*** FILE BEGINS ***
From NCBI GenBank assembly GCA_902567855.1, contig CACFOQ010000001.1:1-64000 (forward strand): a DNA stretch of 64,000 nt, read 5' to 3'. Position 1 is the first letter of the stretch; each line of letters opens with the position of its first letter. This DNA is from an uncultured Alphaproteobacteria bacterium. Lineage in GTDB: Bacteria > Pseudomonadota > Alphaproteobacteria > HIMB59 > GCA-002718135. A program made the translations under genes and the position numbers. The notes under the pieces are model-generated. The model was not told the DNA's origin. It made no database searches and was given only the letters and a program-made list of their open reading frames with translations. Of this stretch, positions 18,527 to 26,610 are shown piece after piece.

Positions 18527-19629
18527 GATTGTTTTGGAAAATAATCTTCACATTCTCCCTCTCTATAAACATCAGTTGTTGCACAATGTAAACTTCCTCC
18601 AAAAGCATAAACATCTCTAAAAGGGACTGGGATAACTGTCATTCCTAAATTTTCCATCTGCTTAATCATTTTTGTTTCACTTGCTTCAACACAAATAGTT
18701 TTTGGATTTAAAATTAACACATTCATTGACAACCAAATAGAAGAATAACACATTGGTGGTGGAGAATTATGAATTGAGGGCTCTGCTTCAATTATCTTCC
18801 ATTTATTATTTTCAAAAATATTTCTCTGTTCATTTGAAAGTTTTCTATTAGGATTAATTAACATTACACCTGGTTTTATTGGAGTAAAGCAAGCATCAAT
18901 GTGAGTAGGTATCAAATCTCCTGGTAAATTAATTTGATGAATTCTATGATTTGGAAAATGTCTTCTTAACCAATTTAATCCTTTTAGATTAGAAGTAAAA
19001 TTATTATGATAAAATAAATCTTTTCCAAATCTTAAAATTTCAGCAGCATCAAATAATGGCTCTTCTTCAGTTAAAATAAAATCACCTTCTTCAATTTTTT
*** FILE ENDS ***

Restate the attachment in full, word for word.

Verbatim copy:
From NCBI GenBank assembly GCA_902567855.1, contig CACFOQ010000001.1:1-64000 (forward strand): a DNA stretch of 64,000 nt, read 5' to 3'. Position 1 is the first letter of the stretch; each line of letters opens with the position of its first letter. This DNA is from an uncultured Alphaproteobacteria bacterium. Lineage in GTDB: Bacteria > Pseudomonadota > Alphaproteobacteria > HIMB59 > GCA-002718135. A program made the translations under genes and the position numbers. The notes under the pieces are model-generated. The model was not told the DNA's origin. It made no database searches and was given only the letters and a program-made list of their open reading frames with translations. Of this stretch, positions 18,527 to 26,610 are shown piece after piece.

Positions 18527-19629
18527 GATTGTTTTGGAAAATAATCTTCACATTCTCCCTCTCTATAAACATCAGTTGTTGCACAATGTAAACTTCCTCC
18601 AAAAGCATAAACATCTCTAAAAGGGACTGGGATAACTGTCATTCCTAAATTTTCCATCTGCTTAATCATTTTTGTTTCACTTGCTTCAACACAAATAGTT
18701 TTTGGATTTAAAATTAACACATTCATTGACAACCAAATAGAAGAATAACACATTGGTGGTGGAGAATTATGAATTGAGGGCTCTGCTTCAATTATCTTCC
18801 ATTTATTATTTTCAAAAATATTTCTCTGTTCATTTGAAAGTTTTCTATTAGGATTAATTAACATTACACCTGGTTTTATTGGAGTAAAGCAAGCATCAAT
18901 GTGAGTAGGTATCAAATCTCCTGGTAAATTAATTTGATGAATTCTATGATTTGGAAAATGTCTTCTTAACCAATTTAATCCTTTTAGATTAGAAGTAAAA
19001 TTATTATGATAAAATAAATCTTTTCCAAATCTTAAAATTTCAGCAGCATCAAATAATGGCTCTTCTTCAGTTAAAATAAAATCACCTTCTTCAATTTTTT